How To Cook Grass-Fed Beef – Summer School


Whether you are foodie, seasoned home cook, celebrity chef, paleo dieter, or a health & environmentally conscious consumer, this is information that you need.  This is particularly pertinent information for customers who are trying grass-fed beef for the first time.  Old rules do not apply.  We consider it a true CRIME to overcook Grass-Fed Beef!!

Hopefully, you will pass the test, graduate with honors, and have some fabulous meat eating experiences along the way.

First and foremost, it is vital to be aware of how the 100% Grass-fed Wagyu Beef, offered at Pasture Prime, varies from the conventional, industrially raised, grain fed, super market beef, with which we are all familiar.

  • Grain-fed beef is insulated by fat which takes longer to cook
  • Grass-fed is much leaner, not insulated and therefore cooks much faster, about 30% more rapidly.
  • There is much more variation in the size of cuts with grass fed animals, (not being raised in a feedlot to uniform sizes).
  • These variable size cuts will not cook in the same manner as those with which you are most familiar, and must be dealt with individually.
  • Grass-fed beef appears much more red or pink when fully cooked, even when cooked to the same temperature.
  • All these differences make use of a meat thermometer mandatory, for desired results.

Now that you are up on the differences, here is how to deal with them when cooking the Grass Fed Wagyu from Pasture Prime Family Farm.

5 Basic Principles:

  1. Put Away your Timer – use visual cues
  2. Use a good Meat Thermometer, preferably digital (Thermapen is our favorite!)
  3. TURN DOWN THE HEAT – If you are using one of the slow cook methods.
  4. Learn proper cooking methods for each individual cuts (see below)
  5. Ease up on seasonings which mask the unique, full beef flavor of our meats. Enjoy what your beef is supposed to taste like. (All you need are salt, pepper and possibly some simple herbs.)

Cooking is defined as the application of heat to food.  However, all HEAT is not created equal.

As we will explain, there is a big difference between Moist heat and Dry heat.

Your next lesson is on how to execute each method and which cuts are best cooked using each technique:


                                                      ROASTING & BAKING:

How: surround food with dry hot air (300 to 500 degrees), this heats the surface, evaporates moisture and allows for browning.  By extending cook times roasted or baked dishes develop rich flavor.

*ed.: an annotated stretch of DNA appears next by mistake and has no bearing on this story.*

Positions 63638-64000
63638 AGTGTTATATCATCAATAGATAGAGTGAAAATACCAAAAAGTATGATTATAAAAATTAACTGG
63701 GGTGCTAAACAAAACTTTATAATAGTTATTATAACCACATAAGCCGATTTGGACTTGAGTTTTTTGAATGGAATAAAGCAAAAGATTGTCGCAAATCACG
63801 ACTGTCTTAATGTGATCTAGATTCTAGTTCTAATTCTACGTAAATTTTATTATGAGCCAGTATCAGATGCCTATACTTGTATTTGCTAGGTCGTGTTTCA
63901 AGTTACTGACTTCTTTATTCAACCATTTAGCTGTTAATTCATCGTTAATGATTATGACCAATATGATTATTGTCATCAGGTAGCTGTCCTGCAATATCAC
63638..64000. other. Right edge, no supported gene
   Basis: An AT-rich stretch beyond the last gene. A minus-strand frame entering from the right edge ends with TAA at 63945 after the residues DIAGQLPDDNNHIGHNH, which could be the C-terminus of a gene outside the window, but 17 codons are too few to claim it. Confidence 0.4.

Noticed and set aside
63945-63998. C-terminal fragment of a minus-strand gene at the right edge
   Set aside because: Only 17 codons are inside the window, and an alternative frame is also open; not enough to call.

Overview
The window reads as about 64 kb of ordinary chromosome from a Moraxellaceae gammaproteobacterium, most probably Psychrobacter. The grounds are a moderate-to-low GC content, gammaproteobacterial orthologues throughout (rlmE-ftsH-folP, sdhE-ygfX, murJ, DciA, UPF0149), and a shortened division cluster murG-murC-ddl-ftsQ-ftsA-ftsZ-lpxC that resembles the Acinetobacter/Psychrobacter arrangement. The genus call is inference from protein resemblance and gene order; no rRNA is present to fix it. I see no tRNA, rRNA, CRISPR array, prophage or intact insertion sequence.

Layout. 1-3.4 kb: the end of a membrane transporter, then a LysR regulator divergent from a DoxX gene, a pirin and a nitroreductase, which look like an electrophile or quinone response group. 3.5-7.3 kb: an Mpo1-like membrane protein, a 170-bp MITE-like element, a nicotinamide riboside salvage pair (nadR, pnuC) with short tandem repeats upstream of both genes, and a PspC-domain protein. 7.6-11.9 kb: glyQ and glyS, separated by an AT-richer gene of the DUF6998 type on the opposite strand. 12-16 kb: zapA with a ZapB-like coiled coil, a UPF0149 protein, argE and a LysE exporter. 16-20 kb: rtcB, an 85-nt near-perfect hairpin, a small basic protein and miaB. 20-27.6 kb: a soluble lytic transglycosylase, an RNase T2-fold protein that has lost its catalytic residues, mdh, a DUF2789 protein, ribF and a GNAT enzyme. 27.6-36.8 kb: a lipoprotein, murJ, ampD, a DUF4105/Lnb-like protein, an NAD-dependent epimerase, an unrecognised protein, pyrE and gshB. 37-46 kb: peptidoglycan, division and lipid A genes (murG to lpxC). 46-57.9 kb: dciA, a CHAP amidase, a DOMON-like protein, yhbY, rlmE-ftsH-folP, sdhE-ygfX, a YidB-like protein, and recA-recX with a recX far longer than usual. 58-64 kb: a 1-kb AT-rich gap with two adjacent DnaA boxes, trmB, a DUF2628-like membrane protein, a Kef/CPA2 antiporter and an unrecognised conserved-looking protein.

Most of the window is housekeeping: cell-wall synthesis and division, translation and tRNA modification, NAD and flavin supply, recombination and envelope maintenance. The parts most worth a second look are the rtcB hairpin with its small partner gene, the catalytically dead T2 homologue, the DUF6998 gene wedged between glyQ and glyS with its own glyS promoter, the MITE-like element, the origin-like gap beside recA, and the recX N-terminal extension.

Cuts: large cuts of meat; whole tenderloins, pork butts, leg of lamb, whole chicken


How: meats are added to a very hot pre-heated pan, with our without added fat, this facilitates quick cooking on more tender cuts, allowing for development of brown crust.

For best results, don’t crowd pan which reduces pan’s temperature limiting browning, cause loss of moisture and lengthen cook times.

Cuts: uniform sizes of steaks, chops, chicken breasts, burgers, hot dogs.

                                             BRAISING, STEWING or BOILING:

 How: as you can see, moist and dry heat have very different effects on food. However, when combining both these methods, something magical happens.

Begin by searing or pan frying and then adding liquid (water, wine, broth or stock) and simmering (oven, stove-top, slow cooker) until meats are cooked through and tender.  Now you have achieved the best of both worlds; browning flavors from dry heat and succulence that only low, moist heat can coax out of meats.

Cuts: any tougher cut, roasts from the round, shanks, brisket.  Muscles that do lots of work develop connective tissue called collagen which can make meat tough.  The job during cooking is to break down that collagen and making the meat more tender with the proper cooking method.

Once you learn which cooking method works best for each cut, you can routinely expect superior results.

You should be ready for your  PhD (Pretty Healthy Dinner) soon!


from Shannon Hayes The Grassfed Gourmet Cookbook

Beef, Bison, and Venison120°-165°140°-170°
Lamb and Goat120-145°140-170°
Turkey (unstuffed)160°-165°180°

Try It Yourself With A Great Recipe from our Files!

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2 Responses

  1. Sandy Clagett says:

    That was excellent. I’m printing this out for reference.

    Thanks, Sandy

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